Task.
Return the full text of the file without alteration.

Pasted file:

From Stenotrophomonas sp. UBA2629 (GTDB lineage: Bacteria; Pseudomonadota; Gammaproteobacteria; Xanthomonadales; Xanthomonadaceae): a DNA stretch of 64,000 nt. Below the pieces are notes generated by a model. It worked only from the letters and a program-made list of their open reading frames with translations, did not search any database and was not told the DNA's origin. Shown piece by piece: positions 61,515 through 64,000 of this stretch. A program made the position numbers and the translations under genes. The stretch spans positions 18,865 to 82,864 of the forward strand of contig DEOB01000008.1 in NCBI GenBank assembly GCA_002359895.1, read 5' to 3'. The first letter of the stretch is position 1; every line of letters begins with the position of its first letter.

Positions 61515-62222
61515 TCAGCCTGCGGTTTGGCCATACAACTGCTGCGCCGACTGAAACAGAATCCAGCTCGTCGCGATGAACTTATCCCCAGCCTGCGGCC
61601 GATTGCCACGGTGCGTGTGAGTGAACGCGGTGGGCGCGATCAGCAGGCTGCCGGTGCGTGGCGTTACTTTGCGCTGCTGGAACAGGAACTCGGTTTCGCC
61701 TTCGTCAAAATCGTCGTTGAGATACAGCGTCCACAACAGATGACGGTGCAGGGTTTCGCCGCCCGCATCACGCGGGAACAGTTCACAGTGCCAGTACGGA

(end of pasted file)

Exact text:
From Stenotrophomonas sp. UBA2629 (GTDB lineage: Bacteria; Pseudomonadota; Gammaproteobacteria; Xanthomonadales; Xanthomonadaceae): a DNA stretch of 64,000 nt. Below the pieces are notes generated by a model. It worked only from the letters and a program-made list of their open reading frames with translations, did not search any database and was not told the DNA's origin. Shown piece by piece: positions 61,515 through 64,000 of this stretch. A program made the position numbers and the translations under genes. The stretch spans positions 18,865 to 82,864 of the forward strand of contig DEOB01000008.1 in NCBI GenBank assembly GCA_002359895.1, read 5' to 3'. The first letter of the stretch is position 1; every line of letters begins with the position of its first letter.

Positions 61515-62222
61515 TCAGCCTGCGGTTTGGCCATACAACTGCTGCGCCGACTGAAACAGAATCCAGCTCGTCGCGATGAACTTATCCCCAGCCTGCGGCC
61601 GATTGCCACGGTGCGTGTGAGTGAACGCGGTGGGCGCGATCAGCAGGCTGCCGGTGCGTGGCGTTACTTTGCGCTGCTGGAACAGGAACTCGGTTTCGCC
61701 TTCGTCAAAATCGTCGTTGAGATACAGCGTCCACAACAGATGACGGTGCAGGGTTTCGCCGCCCGCATCACGCGGGAACAGTTCACAGTGCCAGTACGGA